i agree that should i feel sincerely that a child is being neglected or abused, i would report it. 

 

but, more often, i call CPS with the parents. most parents do not want to be abusive or neglectful. if the parents are "evil people" who want to be that, then I might report and that's it. But I do believe that *most* parents want to be good parents. some just fall behind on bills, or simply don't know what resources are available to them. i will usually speak with them first, explaining my concerns, and asking if they are aware of services or organizations that can help. if they are, and simply not utilizing them, then I might encourage that first, and then categorize them as "abusive baddies" if they don't act. 

 

that being said, in one occasion where i had this conversation, it turned out that the woman did not know of services available to her. together, we contacted CPS and asked for their help. They sent someone out to observe, offered suggestions, and provided her with *many* state benefits and non-profit organizations that could provide support. She wasn't trying to be neglectful, she was just doing the best she could. And when she got resources to help her fill in the gaps, everything was great for her and her child.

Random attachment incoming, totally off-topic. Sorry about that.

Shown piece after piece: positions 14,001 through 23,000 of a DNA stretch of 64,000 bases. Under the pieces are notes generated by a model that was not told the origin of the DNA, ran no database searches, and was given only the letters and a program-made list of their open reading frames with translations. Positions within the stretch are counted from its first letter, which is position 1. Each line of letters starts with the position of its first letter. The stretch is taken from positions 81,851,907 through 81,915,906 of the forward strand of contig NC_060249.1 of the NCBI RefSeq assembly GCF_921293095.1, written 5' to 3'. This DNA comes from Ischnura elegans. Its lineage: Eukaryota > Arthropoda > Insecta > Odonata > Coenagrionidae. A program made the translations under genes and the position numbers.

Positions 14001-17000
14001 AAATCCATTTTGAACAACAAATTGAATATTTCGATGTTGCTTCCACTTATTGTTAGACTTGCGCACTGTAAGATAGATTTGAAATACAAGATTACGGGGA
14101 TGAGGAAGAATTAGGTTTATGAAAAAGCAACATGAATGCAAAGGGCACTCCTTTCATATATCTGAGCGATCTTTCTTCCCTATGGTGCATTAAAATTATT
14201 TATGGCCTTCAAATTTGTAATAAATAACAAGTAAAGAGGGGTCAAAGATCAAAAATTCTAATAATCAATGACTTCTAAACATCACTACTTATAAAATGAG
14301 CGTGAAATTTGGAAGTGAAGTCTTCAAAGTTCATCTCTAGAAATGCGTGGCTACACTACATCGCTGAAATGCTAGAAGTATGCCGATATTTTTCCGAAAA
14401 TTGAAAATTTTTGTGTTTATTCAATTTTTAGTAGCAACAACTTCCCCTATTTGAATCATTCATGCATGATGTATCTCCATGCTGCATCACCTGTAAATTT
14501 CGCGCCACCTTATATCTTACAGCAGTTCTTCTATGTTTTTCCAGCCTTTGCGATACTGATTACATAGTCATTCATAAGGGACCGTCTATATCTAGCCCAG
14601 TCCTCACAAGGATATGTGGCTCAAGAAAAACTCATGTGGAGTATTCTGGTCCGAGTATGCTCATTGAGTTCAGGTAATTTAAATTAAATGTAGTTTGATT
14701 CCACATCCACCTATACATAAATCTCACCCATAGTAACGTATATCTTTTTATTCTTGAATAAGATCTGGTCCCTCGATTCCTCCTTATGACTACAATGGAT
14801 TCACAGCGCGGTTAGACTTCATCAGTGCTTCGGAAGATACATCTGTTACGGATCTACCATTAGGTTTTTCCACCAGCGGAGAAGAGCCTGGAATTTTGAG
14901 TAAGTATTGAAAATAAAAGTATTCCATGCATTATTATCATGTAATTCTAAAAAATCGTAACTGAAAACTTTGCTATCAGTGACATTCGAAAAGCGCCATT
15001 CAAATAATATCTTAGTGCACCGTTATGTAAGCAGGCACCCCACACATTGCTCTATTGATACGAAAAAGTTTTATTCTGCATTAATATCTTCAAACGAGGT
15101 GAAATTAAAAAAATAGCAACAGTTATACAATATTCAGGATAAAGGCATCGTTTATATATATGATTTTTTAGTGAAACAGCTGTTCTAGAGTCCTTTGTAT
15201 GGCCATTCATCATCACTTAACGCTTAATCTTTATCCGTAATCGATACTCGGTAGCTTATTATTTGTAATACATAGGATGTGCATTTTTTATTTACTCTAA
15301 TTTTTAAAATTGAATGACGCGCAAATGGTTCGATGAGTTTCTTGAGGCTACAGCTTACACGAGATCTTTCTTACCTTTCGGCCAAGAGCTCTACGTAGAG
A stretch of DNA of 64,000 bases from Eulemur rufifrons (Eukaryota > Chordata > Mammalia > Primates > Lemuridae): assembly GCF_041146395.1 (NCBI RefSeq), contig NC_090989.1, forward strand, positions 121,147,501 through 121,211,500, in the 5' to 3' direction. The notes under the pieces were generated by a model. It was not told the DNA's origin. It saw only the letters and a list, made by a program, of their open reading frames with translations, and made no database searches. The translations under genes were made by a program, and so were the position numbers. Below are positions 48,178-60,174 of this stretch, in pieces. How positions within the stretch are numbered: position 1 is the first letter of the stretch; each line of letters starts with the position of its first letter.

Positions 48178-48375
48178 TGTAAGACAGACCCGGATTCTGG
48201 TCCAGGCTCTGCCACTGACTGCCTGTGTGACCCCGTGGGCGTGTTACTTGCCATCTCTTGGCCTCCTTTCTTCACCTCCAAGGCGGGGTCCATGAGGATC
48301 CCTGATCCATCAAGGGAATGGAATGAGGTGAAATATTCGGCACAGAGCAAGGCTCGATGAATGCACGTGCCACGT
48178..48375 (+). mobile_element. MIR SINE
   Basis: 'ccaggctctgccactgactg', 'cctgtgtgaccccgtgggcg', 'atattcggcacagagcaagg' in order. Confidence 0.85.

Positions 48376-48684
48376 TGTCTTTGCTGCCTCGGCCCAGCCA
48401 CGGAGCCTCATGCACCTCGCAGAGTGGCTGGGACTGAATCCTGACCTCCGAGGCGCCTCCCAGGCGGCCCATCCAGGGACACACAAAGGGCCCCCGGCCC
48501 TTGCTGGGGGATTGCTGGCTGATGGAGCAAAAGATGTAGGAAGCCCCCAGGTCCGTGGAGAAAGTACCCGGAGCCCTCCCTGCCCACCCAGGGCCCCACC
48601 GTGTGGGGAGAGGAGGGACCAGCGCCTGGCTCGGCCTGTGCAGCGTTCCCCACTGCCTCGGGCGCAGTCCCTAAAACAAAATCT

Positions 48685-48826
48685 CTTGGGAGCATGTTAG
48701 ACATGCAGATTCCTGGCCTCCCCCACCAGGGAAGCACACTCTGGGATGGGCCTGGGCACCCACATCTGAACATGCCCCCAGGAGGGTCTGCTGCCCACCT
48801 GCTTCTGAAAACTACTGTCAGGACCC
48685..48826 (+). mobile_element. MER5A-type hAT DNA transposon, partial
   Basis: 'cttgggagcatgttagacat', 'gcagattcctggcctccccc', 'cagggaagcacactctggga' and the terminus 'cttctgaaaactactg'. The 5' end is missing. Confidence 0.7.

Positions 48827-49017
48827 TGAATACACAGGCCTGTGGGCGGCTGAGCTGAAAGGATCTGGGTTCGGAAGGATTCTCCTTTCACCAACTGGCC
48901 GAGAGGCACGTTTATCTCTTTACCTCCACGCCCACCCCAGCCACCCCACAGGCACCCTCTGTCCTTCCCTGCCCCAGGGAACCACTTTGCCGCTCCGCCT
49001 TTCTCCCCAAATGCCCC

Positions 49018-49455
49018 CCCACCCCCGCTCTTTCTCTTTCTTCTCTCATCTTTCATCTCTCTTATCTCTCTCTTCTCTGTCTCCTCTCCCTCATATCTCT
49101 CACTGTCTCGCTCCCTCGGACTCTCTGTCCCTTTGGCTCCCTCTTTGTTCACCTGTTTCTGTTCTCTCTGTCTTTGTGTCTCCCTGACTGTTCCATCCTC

but, I wouldn't call CPS just because a woman is choosing to forgo medical care or an attendant at birth. If there were more or other reasons to be concerned, then I would be.

 

but, if that person is a friend of mine, I would talk to her *first* and see what is what *before* simply reporting to CPS.

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#9 of 16 Old 06-14-2011, 04:16 AM - Thread Starter